Ten years ago I wrote a blog post that concludes with this observation:
The ideas of being relatively prime, independent, and perpendicular are all related, and so it makes sense to use a common symbol to denote each.
This post returns to that theme, particularly looking at independence of random variables.
Graham, Knuth, and Patashnik proposed using ⊥ for relatively prime numbers in their book Concrete Mathematics, at least by the second edition (1994). Maybe it was in their first edition (1988), but I don’t have that edition.
Philip Dawid proposed a similar symbol ⫫ for (conditionally) independent random variables in 1979 .
As explained here, independent random variables really are orthogonal in some sense, so it’s a good notation.
The symbol ⫫ (Unicode 2AEB, DOUBLE TACK UP) may or may not show up in your browser; it’s an uncommon character and your font may not have a glyph for it.
There’s no command in basic LaTeX for the symbol. You can enter the Unicode character in XeTeX, and there are several other alternatives discussed here. A simple work-around is to use
This says to take two perpendicular symbols, and kern them together by inserting three negative spaces between them.
MsSymbol has a command
\upmodels to produce ⫫. Why “upmodels”? Because it is a 90° counterclockwise rotation of the
\models symbol ⊧ from logic.
To put a strike through ⫫ in LaTeX to denote dependence, you can use
\nupmodels from the
MsSymbol package or if you’re not using a package you could use the following.
As an example of where you might see the ⫫ symbol used for conditional independence, the table below gives the graphoid axioms for conditional independence. (They’re theorems, not axioms, but they’re called axioms because you could think of them as axioms for working with conditional independence at a higher level of abstraction.)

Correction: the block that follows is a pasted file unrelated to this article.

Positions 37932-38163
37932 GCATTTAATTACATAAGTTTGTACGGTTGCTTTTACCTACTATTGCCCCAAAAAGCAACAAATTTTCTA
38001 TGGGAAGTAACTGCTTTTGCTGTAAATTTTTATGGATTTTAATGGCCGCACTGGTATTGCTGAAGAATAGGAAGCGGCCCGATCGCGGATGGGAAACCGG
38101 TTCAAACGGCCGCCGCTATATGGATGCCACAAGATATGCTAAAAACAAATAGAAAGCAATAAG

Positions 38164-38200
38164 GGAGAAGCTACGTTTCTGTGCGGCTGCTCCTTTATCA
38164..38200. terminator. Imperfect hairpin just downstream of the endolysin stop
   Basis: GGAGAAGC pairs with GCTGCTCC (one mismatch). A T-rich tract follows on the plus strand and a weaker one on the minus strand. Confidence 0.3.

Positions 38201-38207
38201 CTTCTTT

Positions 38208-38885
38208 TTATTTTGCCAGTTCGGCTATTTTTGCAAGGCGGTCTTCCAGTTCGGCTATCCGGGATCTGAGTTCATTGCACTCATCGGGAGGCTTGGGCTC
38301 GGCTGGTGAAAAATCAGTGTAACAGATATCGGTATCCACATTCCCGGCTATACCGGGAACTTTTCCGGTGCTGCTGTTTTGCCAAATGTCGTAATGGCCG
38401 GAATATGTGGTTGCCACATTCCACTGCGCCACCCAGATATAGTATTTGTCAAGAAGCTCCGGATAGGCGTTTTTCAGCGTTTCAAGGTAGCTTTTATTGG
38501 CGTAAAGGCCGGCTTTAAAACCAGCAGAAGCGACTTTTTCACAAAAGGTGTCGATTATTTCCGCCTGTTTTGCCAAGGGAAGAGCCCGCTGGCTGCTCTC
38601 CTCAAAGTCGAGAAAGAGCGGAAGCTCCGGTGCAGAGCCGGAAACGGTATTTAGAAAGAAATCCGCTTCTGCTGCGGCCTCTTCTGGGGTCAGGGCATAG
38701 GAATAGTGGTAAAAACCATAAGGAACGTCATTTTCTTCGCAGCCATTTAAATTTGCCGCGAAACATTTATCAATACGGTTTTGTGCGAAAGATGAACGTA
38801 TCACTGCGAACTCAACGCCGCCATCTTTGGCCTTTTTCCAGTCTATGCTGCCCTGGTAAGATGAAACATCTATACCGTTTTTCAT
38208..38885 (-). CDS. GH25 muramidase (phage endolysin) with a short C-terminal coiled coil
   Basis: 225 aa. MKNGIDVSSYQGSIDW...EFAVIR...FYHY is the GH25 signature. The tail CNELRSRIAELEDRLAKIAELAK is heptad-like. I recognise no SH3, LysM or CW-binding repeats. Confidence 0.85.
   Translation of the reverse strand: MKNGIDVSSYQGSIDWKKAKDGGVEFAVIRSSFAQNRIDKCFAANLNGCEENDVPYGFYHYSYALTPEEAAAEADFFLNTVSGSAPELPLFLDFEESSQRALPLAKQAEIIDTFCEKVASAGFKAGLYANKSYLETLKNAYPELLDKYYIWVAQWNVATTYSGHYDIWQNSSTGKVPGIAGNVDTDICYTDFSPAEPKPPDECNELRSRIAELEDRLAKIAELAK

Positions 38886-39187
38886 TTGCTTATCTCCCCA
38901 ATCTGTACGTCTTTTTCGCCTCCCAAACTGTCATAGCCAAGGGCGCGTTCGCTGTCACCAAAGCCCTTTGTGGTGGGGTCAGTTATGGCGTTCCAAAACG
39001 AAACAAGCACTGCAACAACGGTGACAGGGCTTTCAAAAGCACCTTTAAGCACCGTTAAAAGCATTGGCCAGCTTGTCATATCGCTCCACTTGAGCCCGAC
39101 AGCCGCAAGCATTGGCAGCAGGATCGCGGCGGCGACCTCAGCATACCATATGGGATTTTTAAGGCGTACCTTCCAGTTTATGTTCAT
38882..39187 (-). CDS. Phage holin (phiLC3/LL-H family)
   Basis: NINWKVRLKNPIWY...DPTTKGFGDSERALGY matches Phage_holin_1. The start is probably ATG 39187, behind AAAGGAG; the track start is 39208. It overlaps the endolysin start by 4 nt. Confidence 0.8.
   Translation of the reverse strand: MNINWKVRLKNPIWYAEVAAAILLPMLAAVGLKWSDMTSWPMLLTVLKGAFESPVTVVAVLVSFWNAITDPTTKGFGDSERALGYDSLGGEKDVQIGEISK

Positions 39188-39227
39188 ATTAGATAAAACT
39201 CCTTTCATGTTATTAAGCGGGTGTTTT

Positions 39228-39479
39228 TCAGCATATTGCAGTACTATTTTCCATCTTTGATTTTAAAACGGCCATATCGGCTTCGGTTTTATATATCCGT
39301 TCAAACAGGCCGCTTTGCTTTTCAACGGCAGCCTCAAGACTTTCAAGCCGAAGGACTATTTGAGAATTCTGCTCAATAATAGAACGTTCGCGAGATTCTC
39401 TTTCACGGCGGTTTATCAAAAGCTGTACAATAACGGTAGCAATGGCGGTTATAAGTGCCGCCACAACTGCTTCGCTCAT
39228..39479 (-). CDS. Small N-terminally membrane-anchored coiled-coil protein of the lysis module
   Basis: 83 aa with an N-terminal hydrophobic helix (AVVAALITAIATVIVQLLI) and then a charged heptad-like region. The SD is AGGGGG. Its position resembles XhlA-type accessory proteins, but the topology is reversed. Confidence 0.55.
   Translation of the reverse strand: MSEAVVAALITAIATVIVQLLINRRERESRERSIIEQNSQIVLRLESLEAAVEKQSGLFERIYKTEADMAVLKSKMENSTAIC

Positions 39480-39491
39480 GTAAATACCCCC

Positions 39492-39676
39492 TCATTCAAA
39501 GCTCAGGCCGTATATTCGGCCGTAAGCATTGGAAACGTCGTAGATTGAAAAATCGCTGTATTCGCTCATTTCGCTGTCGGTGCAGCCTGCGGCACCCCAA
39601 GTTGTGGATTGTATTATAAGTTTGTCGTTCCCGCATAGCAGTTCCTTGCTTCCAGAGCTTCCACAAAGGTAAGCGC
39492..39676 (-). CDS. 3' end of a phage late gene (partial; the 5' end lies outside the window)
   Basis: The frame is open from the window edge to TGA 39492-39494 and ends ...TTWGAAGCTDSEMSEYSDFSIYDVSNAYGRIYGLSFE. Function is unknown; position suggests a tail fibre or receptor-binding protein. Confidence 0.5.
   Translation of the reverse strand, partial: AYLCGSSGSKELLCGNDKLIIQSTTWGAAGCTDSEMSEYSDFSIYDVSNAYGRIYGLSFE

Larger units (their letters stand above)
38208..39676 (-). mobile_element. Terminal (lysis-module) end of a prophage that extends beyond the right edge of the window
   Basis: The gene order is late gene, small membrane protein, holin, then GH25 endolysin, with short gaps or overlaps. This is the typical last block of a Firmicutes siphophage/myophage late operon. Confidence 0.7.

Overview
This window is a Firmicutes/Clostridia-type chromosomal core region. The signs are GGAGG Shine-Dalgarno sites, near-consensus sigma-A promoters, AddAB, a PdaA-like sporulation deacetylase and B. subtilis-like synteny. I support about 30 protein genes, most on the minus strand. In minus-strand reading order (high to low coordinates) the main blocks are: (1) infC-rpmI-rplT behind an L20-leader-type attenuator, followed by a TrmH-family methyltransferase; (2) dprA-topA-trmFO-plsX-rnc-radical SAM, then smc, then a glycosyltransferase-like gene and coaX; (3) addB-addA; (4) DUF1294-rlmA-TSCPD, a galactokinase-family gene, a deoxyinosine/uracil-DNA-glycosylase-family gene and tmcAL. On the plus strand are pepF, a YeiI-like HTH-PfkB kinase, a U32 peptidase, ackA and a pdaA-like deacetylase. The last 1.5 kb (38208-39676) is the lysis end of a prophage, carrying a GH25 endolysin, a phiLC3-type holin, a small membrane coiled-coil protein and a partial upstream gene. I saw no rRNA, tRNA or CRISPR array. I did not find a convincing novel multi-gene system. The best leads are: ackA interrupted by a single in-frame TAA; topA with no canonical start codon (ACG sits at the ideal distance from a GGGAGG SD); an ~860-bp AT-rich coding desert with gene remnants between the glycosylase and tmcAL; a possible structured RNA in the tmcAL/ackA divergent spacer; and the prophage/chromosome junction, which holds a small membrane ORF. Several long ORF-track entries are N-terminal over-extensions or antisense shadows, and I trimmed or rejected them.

Note that the independence symbol ⫫ has higher precedence than the conditional symbol |. That is, X ⫫ Y | Z means X is independent of Y, once you condition on Z.
The axioms above are awfully dense, but they make sense when expanded into words. For example, the symmetry axiom says that if knowledge of Z makes Y irrelevant to X, it also makes X irrelevant to Y. The decomposition axiom says that if knowing Z makes the combination of Y and W irrelevant to X, then knowing Z makes Y alone irrelevant to X.
The intersection axiom requires strictly positive probability distributions, i.e. you can’t have events with probability zero.
More on conditional probability
 AP Dawid. Conditional Independence in Statistical Theory. Journal of the Royal Statistical Society. Series B (Methodological), Vol. 41, No. 1 (1979), pp. 1-31